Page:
Government Policy in England: Inclusion in Mainstream Healthcare, 2001 - 2006
The author reviews Valuing People's policy, the limited progress in taking the agenda forward between 2001 and 2006,outlining some key actions that should be taken to promote better health outcomes for people with intellectual disabilities.
Rob Greig (UK)
The Government's White Paper, Valuing People, sets the policy agenda for the lives of people with learning disabilities into the 21st century. It outlines a radical agenda to ensure the health of people with learning disabilities improves, in particular by ensuring that mainstream health services take on their responsibilities to be inclusive of learning disabled people. This contribution reviews the reasons behind this policy, the limited progress between 2001 and 2006 in taking the agenda forward, and outlines some key actions that should be taken locally to promote better health outcomes for people with learning disabilities.
The general health of people with learning disabilities is significantly worse than that of the general population, as the following facts demonstrate:
- people with learning disabilities have a significantly increased risk of early death (Hollins et al, 1998).
- death from respiratory diseases is 3 times that of the general population (Puri et al., 1995)
- there is a failure to screen for, identify and treat a range of illnesses that are particularly prevalent among people with learning disabilities (e.g. thyroid dysfunction and congenital heart problems) (Rooney and Walsh, 1997; Brookes and Alberman, 1996).
- more than 40% have a hearing loss, which is unidentified in 75% of cases (Yeates, 1995).
- the prevalence of schizophrenia is around 3 times higher than in the general population, with an excessive and inappropriate use of antipsychotic medication (Emerson, 2001; Doody et al., 1998).
In spite of this, the response of the NHS has traditionally been poor. In the Government's own words, the NHS 'has failed to consider the needs of people with learning disabilities.' This position has recently been highlighted through the Disability Rights Commission's Formal Investigation into the health inequalities facing people with learning disabilities.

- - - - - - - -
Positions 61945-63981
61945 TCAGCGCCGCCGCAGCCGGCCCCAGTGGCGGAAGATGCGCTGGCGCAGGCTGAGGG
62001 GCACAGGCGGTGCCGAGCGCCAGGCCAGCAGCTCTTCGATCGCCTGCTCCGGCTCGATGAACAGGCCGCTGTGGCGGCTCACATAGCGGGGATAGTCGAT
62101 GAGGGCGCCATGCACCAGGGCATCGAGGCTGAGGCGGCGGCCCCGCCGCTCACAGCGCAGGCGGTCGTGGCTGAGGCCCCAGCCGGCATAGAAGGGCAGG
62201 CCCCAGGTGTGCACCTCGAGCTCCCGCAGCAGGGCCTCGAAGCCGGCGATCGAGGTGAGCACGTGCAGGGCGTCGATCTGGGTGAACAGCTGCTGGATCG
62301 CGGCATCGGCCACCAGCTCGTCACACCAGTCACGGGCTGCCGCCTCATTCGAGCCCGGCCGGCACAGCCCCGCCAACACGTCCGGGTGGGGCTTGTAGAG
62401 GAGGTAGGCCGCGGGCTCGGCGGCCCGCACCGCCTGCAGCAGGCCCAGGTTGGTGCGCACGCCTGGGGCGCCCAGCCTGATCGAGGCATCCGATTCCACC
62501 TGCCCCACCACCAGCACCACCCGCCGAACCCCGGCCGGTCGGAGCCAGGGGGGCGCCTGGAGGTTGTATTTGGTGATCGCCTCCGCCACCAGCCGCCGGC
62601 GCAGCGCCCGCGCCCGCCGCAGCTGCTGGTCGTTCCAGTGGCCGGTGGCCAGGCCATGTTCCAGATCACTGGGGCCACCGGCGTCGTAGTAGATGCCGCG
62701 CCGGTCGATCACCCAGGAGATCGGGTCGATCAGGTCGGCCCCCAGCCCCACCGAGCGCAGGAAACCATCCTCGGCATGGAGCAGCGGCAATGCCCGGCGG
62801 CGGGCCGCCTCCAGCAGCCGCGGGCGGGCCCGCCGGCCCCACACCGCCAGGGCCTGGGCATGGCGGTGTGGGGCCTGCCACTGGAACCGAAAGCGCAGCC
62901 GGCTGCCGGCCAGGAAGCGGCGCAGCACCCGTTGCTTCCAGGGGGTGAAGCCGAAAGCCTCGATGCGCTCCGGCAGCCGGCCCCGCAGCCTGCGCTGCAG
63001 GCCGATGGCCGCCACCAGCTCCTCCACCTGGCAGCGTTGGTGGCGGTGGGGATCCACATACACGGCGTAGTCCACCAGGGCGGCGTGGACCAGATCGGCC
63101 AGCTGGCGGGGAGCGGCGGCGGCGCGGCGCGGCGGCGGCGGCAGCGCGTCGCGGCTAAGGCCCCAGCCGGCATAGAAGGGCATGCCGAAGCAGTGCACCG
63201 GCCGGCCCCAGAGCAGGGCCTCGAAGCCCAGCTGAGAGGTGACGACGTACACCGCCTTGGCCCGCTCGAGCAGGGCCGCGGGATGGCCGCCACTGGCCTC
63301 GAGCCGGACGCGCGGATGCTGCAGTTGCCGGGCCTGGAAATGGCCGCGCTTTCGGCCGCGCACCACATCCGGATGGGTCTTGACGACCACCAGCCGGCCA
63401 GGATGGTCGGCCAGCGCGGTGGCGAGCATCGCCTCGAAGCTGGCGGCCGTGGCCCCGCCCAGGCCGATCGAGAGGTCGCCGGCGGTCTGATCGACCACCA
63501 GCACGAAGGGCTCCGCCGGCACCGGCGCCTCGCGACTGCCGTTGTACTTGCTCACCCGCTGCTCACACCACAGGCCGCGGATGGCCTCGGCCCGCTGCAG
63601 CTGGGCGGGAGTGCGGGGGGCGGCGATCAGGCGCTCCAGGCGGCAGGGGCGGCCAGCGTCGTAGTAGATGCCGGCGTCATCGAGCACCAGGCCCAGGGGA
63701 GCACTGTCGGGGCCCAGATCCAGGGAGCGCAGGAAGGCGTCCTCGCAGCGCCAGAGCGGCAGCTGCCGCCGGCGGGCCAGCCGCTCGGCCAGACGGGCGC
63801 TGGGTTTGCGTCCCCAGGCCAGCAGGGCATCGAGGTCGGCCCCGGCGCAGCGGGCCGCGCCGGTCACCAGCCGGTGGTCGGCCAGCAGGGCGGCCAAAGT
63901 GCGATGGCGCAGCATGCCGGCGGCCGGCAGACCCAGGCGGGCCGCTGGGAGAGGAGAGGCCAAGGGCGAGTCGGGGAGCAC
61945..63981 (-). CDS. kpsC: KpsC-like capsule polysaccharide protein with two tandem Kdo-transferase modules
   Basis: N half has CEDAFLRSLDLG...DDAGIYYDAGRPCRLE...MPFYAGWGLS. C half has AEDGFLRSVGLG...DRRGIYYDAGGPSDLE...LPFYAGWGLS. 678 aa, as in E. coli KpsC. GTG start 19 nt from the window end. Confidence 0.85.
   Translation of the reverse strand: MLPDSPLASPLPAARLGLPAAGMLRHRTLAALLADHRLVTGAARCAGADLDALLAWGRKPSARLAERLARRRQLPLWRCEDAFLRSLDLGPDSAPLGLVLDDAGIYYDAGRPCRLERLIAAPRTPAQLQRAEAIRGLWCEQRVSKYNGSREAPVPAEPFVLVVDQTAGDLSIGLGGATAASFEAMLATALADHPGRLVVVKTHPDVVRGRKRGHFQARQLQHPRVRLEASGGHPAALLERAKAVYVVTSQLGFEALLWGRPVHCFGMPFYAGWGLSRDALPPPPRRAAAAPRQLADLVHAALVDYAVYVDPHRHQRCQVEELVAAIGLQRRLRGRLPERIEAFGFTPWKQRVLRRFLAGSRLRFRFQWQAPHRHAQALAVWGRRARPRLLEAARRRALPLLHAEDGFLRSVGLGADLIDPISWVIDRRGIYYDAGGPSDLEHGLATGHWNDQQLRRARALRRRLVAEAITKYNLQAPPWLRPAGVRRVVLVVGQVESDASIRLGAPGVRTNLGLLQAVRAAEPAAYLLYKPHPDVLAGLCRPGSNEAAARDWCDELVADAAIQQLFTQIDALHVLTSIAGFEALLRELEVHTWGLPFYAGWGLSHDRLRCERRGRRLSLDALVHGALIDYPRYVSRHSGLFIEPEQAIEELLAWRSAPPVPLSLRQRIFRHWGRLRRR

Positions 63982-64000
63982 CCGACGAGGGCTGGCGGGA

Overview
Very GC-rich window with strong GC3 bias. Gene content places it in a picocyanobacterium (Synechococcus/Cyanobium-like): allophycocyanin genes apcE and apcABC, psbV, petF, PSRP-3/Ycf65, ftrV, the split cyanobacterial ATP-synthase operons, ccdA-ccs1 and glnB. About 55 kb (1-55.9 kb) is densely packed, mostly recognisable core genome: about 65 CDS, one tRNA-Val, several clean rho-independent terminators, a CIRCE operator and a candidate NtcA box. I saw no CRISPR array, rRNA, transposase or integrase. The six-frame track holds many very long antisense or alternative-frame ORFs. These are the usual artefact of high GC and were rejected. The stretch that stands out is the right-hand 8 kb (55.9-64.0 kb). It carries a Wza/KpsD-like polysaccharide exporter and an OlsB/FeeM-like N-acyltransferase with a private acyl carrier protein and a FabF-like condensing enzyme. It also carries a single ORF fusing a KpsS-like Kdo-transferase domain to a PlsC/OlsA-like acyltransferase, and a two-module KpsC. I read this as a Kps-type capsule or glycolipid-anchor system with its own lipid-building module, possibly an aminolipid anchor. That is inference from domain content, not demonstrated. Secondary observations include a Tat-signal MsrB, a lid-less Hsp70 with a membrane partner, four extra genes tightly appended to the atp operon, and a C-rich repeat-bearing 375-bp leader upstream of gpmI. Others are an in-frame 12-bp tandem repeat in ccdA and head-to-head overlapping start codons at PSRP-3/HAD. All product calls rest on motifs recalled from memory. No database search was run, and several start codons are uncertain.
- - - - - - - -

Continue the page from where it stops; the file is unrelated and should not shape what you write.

The aims of Valuing People
In order to help address these issues, in 2001 the Government produced a White Paper for England called Valuing People: A New Strategy for Learning Disability for the 21st Century, which required a radical change in the way the NHS as a whole operates (Department of Health 2001). Valuing People primarily has a whole-life, social inclusion agenda, in which the promotion of positive health is an essential building block: unless people are well, they cannot take their place as full members of their communities.
The sections in Valuing People about health are therefore concerned with ensuring that people with learning disabilities benefit fairly and equally from NHS resources and initiatives and are not excluded from the health service needs of the whole population. Achieving this requires a major change in the way in which the NHS - both mainstream and specialist services - works with people with learning disabilities.
Rectifying the current situation
Back in 2001, in some ways managers and clinicians could not be blamed for that position of neglect. The role of the NHS in relation to people with learning disabilities used to be seen as the provision of long-stay hospitals. Then the task was to close the hospitals, and a common misunderstanding of the social model of disability meant that many health authorities thought their responsibilities in relation to people with learning disabilities were largely finished once the hospitals were closed. Meanwhile, the specialist health services often undermined their own position by sending out a message (sometimes intentional, sometimes not) that mainstream services need not include people with learning disabilities because the issues and challenges were so great that specialist services would deal with them. The genuine concern to deliver a health service to people with learning disabilities resulted in specialist professionals carrying out tasks that would have better come from the mainstream NHS.
Five years on, with the publicity surrounding Valuing People, the development materials and support provided through the Valuing People Support Team, and the requirements of the Disability Discrimination Act, all make this position much less
understandable. Across the country, there are a number of positive examples of innovative approaches, with specialist services providing appropriate care and mainstream clinicians offering sensitive and inclusive healthcare, but these are still in the minority. In a review of Valuing People carried out in 2005, this author identified change on health issues as the weakest area of progress since the publication of the White Paper (Greig, 2005).
Promoting good health